“Without organizing strategies that work with your ADD, life is not what it can be, should be, or what you are capable of.” (Xi)
Dr. Kathleen Nadeau is an expert on ADD, Judith Kolberg is an expert in organizing. Together they created a safe haven for the chaotic ADD mind to find appropriate solutions for individual organizing catastrophes. According to them, “the keys to ADD-friendly organizing success involves strategies, support, and structure”. (5) As someone being blessed with a fuzzy (ADD) brain, I sure as hell agree. A good strategy helps you in focusing, finding things, setting priorities, and getting stuff done. At least most of the time. If you’re lucky. And everything’s quiet. And there are no people around. And …
Having a hard time focusing on something, let’s say because of a noisy colleague or some other nuisance, can happen to anyone. Most people will eventually find a way to get their stuff done, no matter what. My fuzzy ADD brain on the other side prefers to focus on the sound that distracts me and imagine different ways of destroying its source, no matter who or what it is. And that’s just one part of the problem – we haven’t yet touched on the sensitive topic of reaching decisions, finding things, bending time and space, and not going batshit crazy thanks to total digital information overload. Kathleen and Judith touch every important subject and they do so in an ADD-friendly way. You may read this book from cover to cover like or you can simply jump to and fro according to your specific area of despair. In the end, people with ADD have a similar condition, but not necessarily similar symptoms and problems. Therefore, what is important for me might not be an issue for you and vice versa. Nevertheless, Judith and Kathleen deal with lots of possible issues concerning fuzzy brains and share thorough insights and advice.
Let’s take a closer look.
In 8 parts and numerous chapters, the authors tackle various problem areas, which may be more or less interesting and important for you. I for one am doing okay on the mail, money, and organizing things front, so these parts and chapters were interesting but less important for me. “Decision dilemmas” and “out of sight out of mind” issues were much more interesting to me. But from the start the authors emphasize one basic maxim, that also answers some of my questions:
Simplify, simplify, simplify. The more simple the task, the lower the demands on executive functioning skills. This should be the mantra for adults with ADD. Simplification is one of the strongest stress management and life management tools that an adult with ADD can learn. The more complex the task, the more overscheduled the day, the more chances there are for confusion, forgetfulness, and careless errors. 
Some may recognize this immediately – simplification is indeed king. Before reading this book – and I read it sometime in late 2018, so I had more than enough time to test some of the recommendations they give – I never realized just how important it is for me to simplify huge parts of my day. This starts with getting dressed: I’ve never been fashion-conscious or fancy but today I focus on just a few colors – black, white, grey, blue jeans – that work in pretty much every combination. This makes getting dressed much easier. I’m still working on the shoe and bag/backpack department, but I’m getting there. After all, I’m the queen of decluttering 🙂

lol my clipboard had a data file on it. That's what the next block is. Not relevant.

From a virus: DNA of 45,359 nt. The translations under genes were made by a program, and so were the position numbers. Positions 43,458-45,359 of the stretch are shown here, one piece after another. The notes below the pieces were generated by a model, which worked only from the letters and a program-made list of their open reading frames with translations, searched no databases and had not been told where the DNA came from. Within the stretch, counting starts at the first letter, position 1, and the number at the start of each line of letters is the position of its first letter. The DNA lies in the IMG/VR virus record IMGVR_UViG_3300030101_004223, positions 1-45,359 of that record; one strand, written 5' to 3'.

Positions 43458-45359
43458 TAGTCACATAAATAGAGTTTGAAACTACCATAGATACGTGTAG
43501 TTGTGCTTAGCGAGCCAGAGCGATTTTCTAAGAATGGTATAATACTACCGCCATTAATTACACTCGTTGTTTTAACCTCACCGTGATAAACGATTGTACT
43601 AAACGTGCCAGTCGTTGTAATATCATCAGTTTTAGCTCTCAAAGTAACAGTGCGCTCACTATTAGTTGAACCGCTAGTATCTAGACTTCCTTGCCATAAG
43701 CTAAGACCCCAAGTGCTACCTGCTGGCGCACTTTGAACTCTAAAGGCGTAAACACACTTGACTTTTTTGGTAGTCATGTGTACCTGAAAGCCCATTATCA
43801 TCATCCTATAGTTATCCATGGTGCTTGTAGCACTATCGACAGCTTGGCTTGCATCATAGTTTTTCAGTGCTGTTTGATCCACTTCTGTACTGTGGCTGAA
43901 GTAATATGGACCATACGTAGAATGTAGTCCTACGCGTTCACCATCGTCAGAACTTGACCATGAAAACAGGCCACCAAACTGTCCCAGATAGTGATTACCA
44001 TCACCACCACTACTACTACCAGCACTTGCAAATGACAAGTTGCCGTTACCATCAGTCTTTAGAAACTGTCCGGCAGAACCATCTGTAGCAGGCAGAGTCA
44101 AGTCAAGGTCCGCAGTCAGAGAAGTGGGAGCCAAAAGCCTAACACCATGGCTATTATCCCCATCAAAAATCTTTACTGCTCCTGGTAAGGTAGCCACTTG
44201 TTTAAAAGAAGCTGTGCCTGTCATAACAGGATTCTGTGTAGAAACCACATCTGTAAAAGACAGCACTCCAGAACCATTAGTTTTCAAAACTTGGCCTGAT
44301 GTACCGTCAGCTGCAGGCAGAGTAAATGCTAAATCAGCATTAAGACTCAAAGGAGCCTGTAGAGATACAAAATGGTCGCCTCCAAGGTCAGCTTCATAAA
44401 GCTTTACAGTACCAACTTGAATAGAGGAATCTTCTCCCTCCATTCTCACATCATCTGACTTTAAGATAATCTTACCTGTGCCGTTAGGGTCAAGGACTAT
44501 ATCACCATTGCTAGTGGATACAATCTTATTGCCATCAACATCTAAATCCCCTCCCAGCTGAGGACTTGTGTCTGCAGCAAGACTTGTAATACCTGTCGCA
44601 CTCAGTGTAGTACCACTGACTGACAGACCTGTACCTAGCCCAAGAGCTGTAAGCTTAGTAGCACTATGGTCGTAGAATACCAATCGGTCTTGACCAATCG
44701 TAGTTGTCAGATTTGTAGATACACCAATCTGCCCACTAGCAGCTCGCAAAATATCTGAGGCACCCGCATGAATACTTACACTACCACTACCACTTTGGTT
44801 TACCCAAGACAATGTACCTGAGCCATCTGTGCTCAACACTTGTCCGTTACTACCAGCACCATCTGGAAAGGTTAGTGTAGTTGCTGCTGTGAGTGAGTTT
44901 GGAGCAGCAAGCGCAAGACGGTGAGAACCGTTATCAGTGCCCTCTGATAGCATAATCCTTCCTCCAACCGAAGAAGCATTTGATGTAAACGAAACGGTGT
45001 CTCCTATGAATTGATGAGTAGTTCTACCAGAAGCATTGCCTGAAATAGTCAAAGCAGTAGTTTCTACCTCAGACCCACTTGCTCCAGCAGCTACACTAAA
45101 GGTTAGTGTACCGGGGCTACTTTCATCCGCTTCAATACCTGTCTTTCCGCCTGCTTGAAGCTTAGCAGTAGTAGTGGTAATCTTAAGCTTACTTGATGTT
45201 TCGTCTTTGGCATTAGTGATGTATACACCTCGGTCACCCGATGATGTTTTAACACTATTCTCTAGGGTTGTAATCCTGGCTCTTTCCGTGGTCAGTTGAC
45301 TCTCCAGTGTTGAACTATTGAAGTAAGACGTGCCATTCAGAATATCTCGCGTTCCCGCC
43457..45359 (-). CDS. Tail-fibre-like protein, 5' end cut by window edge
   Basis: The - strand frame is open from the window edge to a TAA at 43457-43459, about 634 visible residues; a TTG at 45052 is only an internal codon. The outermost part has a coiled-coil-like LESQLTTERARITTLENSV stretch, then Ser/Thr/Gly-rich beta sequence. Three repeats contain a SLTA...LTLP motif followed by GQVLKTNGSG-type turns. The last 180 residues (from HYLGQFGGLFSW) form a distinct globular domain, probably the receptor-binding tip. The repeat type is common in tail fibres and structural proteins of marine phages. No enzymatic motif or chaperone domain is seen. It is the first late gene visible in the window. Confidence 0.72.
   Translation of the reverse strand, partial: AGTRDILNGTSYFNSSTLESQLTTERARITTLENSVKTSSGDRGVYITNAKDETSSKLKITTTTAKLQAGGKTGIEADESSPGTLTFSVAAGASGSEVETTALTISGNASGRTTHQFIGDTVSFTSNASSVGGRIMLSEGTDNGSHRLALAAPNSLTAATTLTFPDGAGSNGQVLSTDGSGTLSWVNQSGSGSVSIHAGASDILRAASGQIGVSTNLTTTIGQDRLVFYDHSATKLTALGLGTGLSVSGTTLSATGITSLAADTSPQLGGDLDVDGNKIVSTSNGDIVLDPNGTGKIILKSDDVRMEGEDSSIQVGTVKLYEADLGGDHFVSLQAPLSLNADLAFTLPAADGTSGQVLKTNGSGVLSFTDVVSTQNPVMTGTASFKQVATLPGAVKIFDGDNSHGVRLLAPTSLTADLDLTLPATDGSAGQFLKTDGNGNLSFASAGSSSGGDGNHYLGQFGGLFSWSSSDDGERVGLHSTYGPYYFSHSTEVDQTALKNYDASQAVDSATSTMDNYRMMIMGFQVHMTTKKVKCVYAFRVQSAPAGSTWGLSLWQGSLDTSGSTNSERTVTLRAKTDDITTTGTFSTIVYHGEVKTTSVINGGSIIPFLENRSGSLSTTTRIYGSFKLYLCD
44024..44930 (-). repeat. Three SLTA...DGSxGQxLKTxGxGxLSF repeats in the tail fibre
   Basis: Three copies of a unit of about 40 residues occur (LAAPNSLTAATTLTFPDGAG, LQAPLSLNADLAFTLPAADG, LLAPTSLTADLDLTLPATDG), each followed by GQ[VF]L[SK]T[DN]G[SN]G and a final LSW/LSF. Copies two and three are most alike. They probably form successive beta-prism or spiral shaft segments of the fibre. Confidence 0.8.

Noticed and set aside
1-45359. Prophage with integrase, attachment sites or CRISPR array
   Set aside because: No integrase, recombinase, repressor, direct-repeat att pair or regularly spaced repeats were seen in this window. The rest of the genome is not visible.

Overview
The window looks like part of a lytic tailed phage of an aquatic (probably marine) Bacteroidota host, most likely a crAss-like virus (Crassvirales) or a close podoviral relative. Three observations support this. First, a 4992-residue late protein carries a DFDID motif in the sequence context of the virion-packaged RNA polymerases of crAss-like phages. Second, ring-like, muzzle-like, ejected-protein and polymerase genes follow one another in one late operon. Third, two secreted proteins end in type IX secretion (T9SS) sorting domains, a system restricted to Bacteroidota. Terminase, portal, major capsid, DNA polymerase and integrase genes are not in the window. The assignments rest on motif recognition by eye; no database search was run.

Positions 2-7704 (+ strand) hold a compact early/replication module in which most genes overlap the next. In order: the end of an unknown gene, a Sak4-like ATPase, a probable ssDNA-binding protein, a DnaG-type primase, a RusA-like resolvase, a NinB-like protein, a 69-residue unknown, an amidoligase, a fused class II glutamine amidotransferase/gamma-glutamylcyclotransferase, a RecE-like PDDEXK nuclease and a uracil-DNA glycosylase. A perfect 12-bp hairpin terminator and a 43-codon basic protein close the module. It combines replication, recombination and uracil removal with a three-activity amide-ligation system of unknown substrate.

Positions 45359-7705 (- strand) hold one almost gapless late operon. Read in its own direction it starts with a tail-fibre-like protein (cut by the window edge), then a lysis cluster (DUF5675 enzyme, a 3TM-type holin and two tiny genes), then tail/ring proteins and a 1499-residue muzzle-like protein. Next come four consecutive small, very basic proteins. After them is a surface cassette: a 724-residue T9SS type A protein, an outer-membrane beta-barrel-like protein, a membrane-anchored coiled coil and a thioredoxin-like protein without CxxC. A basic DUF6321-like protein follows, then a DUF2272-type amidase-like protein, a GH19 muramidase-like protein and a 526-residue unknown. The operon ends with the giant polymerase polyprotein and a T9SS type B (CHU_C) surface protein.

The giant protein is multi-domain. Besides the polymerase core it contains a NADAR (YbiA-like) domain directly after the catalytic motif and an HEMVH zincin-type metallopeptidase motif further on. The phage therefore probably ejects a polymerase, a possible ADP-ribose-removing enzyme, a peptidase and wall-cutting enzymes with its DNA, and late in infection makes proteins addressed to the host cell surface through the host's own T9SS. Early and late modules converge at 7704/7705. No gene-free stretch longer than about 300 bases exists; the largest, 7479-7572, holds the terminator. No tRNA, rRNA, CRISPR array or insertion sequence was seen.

Simplification keeps me sane in many more ways, especially regarding my daily planning – one notebook fits all my needs, and bullet journaling keeps me organized – but also when it comes to working. I always make my own plans and structure, no matter if at work or regarding my academic endeavors. I have a hard time working with others’ systems because they quite often seem unnecessarily complicated to me. I’m much faster following my own rules, even if it means redoing or rewriting something. As I said, I can be a bit peculiar, but it’s always worth it.
Following your own plan is also something the authors recommend. A fuzzy ADD-brain needs different ways of handling things so if you find something ADD-friendly that works for you, stick to it. I’ve ignored this for years and it didn’t serve me well. Once I accepted my fuzzy brain and realized that since I don’t take any medication I was in dire need of some ADD-friendly coping strategies, I saw a huge increase in my productivity and my general wellbeing.
Finally, simplifying my home – by decluttering and keeping it tidy – makes staying sane and organized even easier. So in my case, this key element of coping and living with ADD is very important. I guess this will be the case with most of us – if you are not sure, give it a try. Find one area you want to work on, reduce, or simplify – be it cooking, clothing, your daily planner, one room in your apartment/house – and just go for it. After a few weeks, you will feel a difference, and I hope it’s a positive one 🙂